In addition, the league trimmed down the pregame festivities by introducing the players on the court rather than on an elaborate stage and featured Jennifer Hudson in a simpler halftime act.

“People uniformly were critical of last year’s All-Star Game and felt it was not a competitive game,” Silver said. “The feeling was that maybe … we’d gotten carried away a little bit with the entertainment aspect. … We have to return to basketball. It’s about the game. That’s ultimately how we’re going to be judged.”

Indiana, long hailed as a basketball haven, seemed receptive to the changes, especially early in the evening. Larry Bird, the Hall of Fame product of Indiana State, welcomed the crowd with an enthusiastic “Indy, start your engines!” And Pacers legend Reggie Miller took the microphone at center court before the game to reminisce on his 18-year career with Indiana.

“Many places consider themselves the home of basketball, but Indiana really is basketball country,” Miller said to loud applause.

But the thoughtful structural changes didn’t produce a better balance between offense and defense: The East and West scored at a breakneck pace from the jump. The East began pulling away before halftime and finished 42 for 97 from deep.

Haliburton hit five three-pointers in the first four minutes, including a deep attempt from the NBA logo near center court. Lillard added six first-half three-pointers of his own, drilling one over Durant from well beyond the arc. The 33-year-old guard, who was traded by the Portland Trail Blazers last summer, didn’t slow down after halftime, swishing a three-point attempt from half court early in the third quarter and another in the game’s final minute.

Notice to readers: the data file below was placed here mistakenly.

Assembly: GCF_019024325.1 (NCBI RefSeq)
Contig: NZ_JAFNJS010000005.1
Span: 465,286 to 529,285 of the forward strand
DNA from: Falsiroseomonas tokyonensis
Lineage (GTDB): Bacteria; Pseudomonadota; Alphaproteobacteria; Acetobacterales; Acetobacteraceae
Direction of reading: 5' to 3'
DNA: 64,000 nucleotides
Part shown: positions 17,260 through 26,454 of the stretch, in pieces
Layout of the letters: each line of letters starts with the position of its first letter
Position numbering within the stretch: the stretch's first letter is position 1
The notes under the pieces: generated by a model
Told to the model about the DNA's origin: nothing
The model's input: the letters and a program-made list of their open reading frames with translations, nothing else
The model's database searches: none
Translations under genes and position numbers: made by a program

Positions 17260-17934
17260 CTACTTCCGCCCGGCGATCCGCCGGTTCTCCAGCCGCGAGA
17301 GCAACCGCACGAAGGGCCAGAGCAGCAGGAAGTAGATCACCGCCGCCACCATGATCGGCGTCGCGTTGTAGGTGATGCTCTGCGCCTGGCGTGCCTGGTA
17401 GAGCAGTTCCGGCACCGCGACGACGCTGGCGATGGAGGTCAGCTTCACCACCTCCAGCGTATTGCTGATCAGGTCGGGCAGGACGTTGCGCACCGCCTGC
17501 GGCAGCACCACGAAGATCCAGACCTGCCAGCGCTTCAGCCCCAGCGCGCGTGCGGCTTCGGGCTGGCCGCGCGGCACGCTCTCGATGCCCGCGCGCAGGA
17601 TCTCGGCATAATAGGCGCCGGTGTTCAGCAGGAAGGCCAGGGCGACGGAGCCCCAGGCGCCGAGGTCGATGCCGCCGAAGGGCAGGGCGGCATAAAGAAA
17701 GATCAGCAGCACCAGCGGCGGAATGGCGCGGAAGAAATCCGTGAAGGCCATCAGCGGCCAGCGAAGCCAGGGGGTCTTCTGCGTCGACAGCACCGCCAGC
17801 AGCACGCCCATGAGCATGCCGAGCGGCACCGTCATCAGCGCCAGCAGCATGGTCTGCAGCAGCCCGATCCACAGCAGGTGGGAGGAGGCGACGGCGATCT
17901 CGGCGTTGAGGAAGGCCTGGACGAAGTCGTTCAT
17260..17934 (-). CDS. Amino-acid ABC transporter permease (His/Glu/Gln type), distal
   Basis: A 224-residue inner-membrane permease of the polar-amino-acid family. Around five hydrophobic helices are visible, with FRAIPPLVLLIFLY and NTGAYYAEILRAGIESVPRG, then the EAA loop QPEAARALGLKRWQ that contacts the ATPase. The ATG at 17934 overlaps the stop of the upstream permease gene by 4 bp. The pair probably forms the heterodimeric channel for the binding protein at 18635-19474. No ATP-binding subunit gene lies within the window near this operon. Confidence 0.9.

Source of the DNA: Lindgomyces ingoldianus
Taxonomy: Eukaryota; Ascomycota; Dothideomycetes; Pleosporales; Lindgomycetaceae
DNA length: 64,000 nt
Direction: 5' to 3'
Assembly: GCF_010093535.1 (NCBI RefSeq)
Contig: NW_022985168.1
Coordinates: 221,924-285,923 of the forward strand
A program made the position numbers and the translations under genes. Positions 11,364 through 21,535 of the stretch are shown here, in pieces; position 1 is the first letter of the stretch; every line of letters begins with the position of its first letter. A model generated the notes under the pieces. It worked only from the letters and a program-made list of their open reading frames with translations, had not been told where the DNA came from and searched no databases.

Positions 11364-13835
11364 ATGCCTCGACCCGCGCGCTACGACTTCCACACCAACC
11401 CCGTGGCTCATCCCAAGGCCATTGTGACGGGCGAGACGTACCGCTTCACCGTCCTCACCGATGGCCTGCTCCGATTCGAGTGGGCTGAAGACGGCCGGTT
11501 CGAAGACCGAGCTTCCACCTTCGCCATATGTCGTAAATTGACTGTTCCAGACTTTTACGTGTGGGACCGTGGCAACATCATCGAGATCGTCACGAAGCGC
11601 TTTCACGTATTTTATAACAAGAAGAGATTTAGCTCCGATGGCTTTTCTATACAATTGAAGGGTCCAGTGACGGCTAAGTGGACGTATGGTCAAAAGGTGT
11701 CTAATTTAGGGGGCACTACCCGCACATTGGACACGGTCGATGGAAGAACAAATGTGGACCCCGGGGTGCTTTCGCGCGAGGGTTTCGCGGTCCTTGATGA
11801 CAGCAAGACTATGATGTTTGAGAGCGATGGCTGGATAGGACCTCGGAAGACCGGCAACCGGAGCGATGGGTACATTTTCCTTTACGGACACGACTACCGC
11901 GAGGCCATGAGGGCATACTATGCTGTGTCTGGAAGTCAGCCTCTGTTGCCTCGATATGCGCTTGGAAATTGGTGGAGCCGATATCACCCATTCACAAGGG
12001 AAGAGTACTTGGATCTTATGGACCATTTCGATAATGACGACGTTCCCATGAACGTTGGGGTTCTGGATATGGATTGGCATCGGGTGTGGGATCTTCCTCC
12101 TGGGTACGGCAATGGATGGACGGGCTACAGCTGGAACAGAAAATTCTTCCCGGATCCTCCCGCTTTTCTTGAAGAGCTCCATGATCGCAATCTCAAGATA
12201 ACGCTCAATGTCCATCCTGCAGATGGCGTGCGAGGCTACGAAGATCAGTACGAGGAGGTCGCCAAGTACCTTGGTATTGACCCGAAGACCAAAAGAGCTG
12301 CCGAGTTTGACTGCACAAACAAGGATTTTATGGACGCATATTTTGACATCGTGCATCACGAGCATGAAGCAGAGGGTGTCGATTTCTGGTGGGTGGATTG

“Once we came out in the third, we made a lot of shots,” Lillard said. “Everybody was asking what the [scoring] record was. We found out, and then we went after it.”

James, who was nursing an ankle injury entering the all-star break, posted eight points, four rebounds and three assists in 14 minutes before ceding the stage for the second half. The Los Angeles Lakers star drew oohs and aahs by throwing down a pair of powerful dunks.

“I did seek treatment the last few days, trying to get my ankle as strong and as back to where I feel confident that I can finish off this last third of the season,” James said before the game. “I can get out there and run around with the young guys for a little bit and then shut it down at some point to give my body, and my ankle more importantly, another opportunity to rest.”

With James absent and Jokic coasting for much of the contest, the West lacked the firepower to pull itself back into the contest and the NBA was denied the hard-fought crunchtime it was hoping to produce. Minnesota Timberwolves big man Karl-Anthony Towns filled in the gaps for the West, scoring a game-high 50 points off the bench.

The crowd remained largely quiet as the teams traded baskets in what amounted to a quarter-plus of garbage time. As the East’s lead ballooned to more than 25 points in the fourth quarter, a few fans in the upper bowl began chanting “Dee-fense!”

Their pleas proved to be in vain.